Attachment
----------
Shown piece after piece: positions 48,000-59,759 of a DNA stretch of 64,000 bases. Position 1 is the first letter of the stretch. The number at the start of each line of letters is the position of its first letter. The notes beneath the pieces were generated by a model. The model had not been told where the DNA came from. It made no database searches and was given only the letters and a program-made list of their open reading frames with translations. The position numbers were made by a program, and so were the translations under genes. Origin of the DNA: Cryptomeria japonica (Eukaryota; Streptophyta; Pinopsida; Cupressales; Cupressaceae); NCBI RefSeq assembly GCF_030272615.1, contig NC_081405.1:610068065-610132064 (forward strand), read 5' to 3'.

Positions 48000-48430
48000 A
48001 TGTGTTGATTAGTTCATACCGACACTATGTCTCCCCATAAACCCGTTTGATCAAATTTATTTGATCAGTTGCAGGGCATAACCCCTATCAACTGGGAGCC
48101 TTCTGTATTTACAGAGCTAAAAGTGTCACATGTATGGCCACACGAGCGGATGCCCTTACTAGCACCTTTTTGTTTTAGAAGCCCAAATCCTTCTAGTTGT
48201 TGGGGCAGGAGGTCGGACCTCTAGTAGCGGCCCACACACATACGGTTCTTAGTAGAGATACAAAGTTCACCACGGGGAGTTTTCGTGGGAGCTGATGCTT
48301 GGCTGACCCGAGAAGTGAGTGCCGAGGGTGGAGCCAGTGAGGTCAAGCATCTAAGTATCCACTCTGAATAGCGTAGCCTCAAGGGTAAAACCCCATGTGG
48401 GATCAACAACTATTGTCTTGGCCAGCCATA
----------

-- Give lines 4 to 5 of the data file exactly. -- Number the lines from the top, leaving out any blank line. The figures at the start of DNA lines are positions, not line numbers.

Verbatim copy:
48001 TGTGTTGATTAGTTCATACCGACACTATGTCTCCCCATAAACCCGTTTGATCAAATTTATTTGATCAGTTGCAGGGCATAACCCCTATCAACTGGGAGCC
48101 TTCTGTATTTACAGAGCTAAAAGTGTCACATGTATGGCCACACGAGCGGATGCCCTTACTAGCACCTTTTTGTTTTAGAAGCCCAAATCCTTCTAGTTGT